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Work-related musculoskeletal disorders and work instability of nursing professionals

Distúrbios osteomusculares relacionados ao trabalho e instabilidade no trabalho entre profissionais de enfermagem

Eduardo José Silva Teixeira1; Rafael de Souza Petersen2; Maria Helena Palucci Marziale3

DOI: 10.47626/1679-4435-2022-677


INTRODUCTION: Characteristics of nursing work in hospital units expose professionals to risk factors that may favor instability at work and the development of work-related osteomuscular disorders, which may cause them to become ill and consequently different levels of incapacity to work.
OBJECTIVES: to analyze the association between work instability of nursing professionals and the occurrence of work-related musculoskeletal disorders.
METHODS: Descriptive, cross-sectional study with quantitative approach of the data, performed in a hospital in the city of Ribeirão Preto – São Paulo. We used the Nurse-Work Instability Scale and the Nordic Musculoskeletal Questionnaire, with nursing professionals workers of an adult and pediatric intensive care center and of internment units of orthopedic, neurosurgery and head/neck surgery.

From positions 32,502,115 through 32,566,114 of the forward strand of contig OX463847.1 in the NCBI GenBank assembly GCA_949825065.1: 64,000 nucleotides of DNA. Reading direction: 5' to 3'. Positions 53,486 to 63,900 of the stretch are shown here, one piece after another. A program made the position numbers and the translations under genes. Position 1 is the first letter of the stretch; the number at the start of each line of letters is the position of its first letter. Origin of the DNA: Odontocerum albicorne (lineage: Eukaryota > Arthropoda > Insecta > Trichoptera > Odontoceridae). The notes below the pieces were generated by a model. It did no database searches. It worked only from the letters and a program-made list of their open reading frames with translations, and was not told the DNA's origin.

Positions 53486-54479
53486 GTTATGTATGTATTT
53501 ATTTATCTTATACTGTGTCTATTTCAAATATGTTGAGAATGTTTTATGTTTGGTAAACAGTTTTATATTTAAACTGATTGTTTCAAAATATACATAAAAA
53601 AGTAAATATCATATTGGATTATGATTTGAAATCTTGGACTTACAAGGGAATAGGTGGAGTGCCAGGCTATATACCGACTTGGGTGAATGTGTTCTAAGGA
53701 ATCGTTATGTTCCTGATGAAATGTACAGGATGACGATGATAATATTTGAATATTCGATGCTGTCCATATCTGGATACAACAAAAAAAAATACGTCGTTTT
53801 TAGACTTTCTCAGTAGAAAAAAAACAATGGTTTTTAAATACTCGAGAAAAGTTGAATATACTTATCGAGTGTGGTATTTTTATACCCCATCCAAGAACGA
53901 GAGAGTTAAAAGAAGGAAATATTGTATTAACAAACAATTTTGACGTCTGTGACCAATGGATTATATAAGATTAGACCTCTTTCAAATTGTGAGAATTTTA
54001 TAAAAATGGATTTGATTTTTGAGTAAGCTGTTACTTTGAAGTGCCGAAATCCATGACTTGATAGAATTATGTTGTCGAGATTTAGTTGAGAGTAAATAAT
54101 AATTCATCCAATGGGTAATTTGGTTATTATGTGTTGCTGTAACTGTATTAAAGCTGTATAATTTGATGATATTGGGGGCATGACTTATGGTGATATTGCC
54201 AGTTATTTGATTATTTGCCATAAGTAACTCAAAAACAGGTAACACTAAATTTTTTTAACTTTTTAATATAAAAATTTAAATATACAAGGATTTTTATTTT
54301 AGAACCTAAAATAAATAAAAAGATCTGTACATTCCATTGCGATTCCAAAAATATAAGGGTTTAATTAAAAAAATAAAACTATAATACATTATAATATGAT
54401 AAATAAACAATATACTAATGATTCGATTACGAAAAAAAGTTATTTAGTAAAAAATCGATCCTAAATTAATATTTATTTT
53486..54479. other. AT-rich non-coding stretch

RESULTS: 111 nursing professionals participated in the study, 25.2% presented low risk of instability, 44.1% medium risk and 30.6% high risk. Statistical associations were found between instability and the variables sectors of work (p = 0.004) and work-related osteomuscular disorders in the regions: neck (p = 0.001), shoulders (p = 0.000), upper back (p = 0.007), elbow (p = 0.005), wrist (p = 0.002), lower back (p = 0.046), hip/thighs (p = 0.006), knees (p = 0.021), ankles and feet (p = 0.011).
CONCLUSIONS: There is an association between instability at work and the presence of osteomuscular disorders related to the work of nursing professionals. Interventions are needed for instability precedes disability and is intrinsically related to absenteeism and early retirement.

Keywords: cumulative trauma disorders; musculoskeletal disorders; occupational health; nursing staff; nursing.